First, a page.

British pharmacopoeia (BP) contains about 79 monographs on radiopharmaceutical preparations. All these 79 monographs are also available in European Pharmacopoeia (EP) 10.0 (2020) edition, in which technetium (99mTc), sodium iodide (131I), sodium iodide (123I), iobenguane, indium (111I), and cyanocobalamin (57Co and 58Co) monographs are available. Other monographs are ammonia, carbon monoxide, chromium edentate, fluorodeoxyglucose, flumazenil, fluoride, fluorodopa, gallium citrate, human albumin (iodinated), iodomethylnorcholesterol, krypton, medronic acid, L-methionine, oxygen, pentetate calcium trisodium, raclopride, sodium acetate, sodium chromate, sodium fluoride, sodium iodohippurate (123I and 131I), sodium pertechnetate (fission and nonfission), sodium phosphate, strontium chloride, tetra-O-acetyl-mannose triflate, thallous chloride, tritiated (3H) water, water (15O), and xenon (133Xe) based are present.[15]

European pharmacopoeia

European Pharmacopoeia (Ph. Eur) contains 80 monographs on radiopharmaceutical preparations and starting materials for radiopharmaceutical preparations. These all the same monographs are also present in BP, in which technetium (99mTc), sodium iodide (131I), sodium iodide (123I), Iobenguane, indium (111I), and cyanocobalamin (57Co &58Co) monographs are available. Ammonia (13N) injection, 18F Fludeoxyglucose, iodinated albumin injection, strontium chloride, thallous chloride, tritiated (3H) water, water (15O), and xenon (133Xe) monographs are also present.[16]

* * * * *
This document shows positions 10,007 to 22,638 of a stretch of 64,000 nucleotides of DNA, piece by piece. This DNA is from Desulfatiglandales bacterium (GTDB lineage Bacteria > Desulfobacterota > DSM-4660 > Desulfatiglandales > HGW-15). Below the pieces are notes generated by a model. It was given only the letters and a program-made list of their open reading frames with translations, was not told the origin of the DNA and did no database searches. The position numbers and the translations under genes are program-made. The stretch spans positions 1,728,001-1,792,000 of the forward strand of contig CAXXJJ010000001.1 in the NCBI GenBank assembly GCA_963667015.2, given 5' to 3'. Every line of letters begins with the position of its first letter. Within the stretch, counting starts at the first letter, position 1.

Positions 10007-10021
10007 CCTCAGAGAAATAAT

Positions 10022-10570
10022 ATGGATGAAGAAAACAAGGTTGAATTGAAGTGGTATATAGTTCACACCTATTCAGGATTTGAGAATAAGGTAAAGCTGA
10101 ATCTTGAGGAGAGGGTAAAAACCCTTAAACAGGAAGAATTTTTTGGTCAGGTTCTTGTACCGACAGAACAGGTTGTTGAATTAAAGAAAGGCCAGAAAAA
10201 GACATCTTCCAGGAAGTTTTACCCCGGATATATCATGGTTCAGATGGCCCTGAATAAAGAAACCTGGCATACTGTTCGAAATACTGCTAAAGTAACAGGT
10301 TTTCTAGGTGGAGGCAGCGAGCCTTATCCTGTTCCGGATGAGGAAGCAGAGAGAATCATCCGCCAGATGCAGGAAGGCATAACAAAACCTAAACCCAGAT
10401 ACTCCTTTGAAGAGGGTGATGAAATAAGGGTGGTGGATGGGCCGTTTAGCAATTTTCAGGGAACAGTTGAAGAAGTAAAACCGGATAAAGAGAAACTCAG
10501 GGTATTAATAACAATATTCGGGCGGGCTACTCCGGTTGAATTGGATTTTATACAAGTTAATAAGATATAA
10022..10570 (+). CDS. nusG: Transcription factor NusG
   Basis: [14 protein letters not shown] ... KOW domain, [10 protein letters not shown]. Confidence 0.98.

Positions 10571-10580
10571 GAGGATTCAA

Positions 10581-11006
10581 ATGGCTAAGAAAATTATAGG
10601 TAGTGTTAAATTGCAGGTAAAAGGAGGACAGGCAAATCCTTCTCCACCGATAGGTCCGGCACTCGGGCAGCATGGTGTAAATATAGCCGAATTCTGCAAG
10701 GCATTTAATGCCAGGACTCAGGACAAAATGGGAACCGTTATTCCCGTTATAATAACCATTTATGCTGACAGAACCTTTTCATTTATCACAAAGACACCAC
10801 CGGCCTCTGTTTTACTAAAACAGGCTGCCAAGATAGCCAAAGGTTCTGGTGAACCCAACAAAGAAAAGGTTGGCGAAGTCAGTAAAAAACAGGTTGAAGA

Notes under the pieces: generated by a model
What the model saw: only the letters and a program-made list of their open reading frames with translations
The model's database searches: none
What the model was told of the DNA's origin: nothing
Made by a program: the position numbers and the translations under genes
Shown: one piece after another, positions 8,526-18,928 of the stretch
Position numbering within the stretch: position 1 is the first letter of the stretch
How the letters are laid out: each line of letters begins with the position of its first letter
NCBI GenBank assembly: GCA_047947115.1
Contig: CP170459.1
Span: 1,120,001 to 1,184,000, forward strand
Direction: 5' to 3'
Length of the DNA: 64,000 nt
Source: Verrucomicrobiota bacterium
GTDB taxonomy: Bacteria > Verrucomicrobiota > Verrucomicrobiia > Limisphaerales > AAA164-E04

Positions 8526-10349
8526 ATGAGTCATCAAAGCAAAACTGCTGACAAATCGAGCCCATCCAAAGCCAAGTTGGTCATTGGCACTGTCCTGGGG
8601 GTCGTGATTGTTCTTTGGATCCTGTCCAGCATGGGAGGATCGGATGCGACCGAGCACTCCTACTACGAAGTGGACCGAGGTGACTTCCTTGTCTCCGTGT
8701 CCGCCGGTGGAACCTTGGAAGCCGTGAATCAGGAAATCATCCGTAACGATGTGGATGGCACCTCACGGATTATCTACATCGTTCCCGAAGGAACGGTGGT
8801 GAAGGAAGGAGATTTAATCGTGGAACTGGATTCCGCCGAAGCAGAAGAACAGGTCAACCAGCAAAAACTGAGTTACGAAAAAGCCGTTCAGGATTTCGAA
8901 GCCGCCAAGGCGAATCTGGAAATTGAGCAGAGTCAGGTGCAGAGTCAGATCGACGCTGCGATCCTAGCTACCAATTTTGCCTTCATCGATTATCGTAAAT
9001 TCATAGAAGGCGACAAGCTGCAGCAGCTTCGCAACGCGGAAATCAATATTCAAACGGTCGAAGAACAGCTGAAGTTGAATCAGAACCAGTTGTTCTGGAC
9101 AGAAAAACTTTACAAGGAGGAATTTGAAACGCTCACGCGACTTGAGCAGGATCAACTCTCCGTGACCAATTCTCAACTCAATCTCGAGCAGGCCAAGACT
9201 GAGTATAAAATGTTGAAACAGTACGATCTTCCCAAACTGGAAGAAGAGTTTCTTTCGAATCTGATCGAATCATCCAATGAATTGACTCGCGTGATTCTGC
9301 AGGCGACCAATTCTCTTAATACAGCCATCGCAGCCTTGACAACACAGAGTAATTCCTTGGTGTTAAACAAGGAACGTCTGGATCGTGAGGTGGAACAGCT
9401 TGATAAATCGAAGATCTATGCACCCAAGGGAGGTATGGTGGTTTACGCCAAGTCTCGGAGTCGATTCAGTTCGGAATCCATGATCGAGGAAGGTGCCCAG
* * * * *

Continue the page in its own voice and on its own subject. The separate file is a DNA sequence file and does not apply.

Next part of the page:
United States pharmacopoeia

United States pharmacopoeia has 39 monographs on radiopharmaceuticals and some of these monographs are also common in BP, Ph.Eur and International Pharmacopoeia published by WHO. Among these monographs, some monographs are technetium (99Tc)-based and others are indium- (111I), sodium iodide-, and urea-based monographs. Apart from these, it includes some other monographs that are Yttrium (90Y ibritumomab tiuxetan), 99Tc oxidronate injection, 99Tc lidofenin injection, 99Tc arcitumomab injection, rubidium chloride 82Rb injection, samarium 153Sm lexidronam injection, etc.[17]


   Harmonization of Radiopharmaceutical Standards Top